Following his graduation from Norwich in 1957, Harrington served in the United States Army from 1958 to 1960. Upon returning home, he went to work for the Chenango & Unadilla Telephone Company, eventually retiring in 1997 from Frontier Communications, after working as a telephone installer his entire career.

During his spare time from the telephone business, Dick, who was left-handed, was a more than proficient bowler. Bowling in an assortment of leagues, he consistently averaged in the high 190s. This writer had the pleasure of competing against him in two leagues, the City and the Town & Country. In that latter league, he averaged 199 while bowling for Craine & Mirabito Insurance Agency during the 1994-95 season, along with teammates Bill Labor, Dan Mikkonen, John Murphy, John Roberts and Ron VanPelt.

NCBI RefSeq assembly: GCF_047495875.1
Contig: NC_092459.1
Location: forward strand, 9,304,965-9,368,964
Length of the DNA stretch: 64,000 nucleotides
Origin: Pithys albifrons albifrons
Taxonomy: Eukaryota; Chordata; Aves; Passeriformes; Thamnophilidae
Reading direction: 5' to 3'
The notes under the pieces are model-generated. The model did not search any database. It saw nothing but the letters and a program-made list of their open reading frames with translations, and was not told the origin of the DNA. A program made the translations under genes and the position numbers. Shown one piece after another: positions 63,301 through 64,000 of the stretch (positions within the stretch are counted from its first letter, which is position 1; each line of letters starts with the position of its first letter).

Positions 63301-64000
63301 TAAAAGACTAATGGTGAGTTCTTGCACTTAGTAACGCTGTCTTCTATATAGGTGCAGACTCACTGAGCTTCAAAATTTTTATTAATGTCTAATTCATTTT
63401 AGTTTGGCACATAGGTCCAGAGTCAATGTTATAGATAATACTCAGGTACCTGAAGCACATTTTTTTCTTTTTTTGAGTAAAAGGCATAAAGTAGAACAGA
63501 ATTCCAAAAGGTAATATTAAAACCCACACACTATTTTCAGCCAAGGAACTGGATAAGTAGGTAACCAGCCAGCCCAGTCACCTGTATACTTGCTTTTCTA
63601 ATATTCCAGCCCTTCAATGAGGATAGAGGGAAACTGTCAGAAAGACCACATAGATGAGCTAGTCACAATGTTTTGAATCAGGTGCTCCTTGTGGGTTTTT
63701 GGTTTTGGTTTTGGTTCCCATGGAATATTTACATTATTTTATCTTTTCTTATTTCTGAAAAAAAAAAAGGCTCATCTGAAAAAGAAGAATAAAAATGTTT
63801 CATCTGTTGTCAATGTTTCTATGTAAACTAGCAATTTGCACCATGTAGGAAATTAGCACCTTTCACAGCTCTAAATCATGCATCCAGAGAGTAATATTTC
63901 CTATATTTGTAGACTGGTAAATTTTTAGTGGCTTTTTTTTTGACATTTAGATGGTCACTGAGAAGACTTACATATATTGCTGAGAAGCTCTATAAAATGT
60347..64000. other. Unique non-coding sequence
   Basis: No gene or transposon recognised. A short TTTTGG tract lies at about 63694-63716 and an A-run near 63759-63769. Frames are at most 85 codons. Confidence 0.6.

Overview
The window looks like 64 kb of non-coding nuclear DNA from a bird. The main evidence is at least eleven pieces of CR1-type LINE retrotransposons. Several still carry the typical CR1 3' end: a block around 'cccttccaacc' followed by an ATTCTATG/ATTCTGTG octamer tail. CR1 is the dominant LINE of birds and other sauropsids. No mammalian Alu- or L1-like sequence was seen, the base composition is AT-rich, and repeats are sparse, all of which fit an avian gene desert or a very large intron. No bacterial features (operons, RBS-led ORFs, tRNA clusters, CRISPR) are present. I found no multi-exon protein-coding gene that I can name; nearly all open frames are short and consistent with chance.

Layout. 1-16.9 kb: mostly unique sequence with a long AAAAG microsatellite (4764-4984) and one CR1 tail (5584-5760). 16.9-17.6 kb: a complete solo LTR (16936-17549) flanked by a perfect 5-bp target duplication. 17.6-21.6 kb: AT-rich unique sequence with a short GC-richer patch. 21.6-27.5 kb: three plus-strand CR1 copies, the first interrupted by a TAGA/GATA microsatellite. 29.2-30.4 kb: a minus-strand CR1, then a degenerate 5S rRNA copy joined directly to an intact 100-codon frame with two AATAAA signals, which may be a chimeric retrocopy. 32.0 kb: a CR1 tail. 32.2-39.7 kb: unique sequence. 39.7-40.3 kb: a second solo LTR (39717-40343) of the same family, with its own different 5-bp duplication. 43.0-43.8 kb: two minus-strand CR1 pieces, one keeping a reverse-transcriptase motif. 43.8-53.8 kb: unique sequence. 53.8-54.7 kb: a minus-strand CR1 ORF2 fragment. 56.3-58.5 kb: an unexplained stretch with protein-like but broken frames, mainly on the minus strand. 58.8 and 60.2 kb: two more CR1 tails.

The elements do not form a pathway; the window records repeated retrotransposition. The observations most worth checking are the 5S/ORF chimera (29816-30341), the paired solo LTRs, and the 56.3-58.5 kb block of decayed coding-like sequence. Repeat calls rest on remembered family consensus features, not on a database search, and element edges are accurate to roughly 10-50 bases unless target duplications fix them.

Story Continues Below Adverts

Sadly, Dick died on Thursday, April 10, 2014 at the age of 76. He is survived by three daughters – Kathleen (Dunedin, FL), Diane (Cortland) and Stephanie (Norwich) – and a stepdaughter, Claudette (Bainbridge).

Former world heavyweight boxing champion Evander Holyfield was once quoted, “It’s not the size of the man, but the size of his heart that matters.”

That succinct remark might just as well have been Dick Harrington’s epitaph. He did not mirror the usual long and lean look of cross country and mile runners, nor was he blessed with that lanky almost octopus-like physique while on the volleyball quadrant. But what he did possess was like the smash 1965 summertime hit by The Yardbirds – a “Heart Full Of Soul.”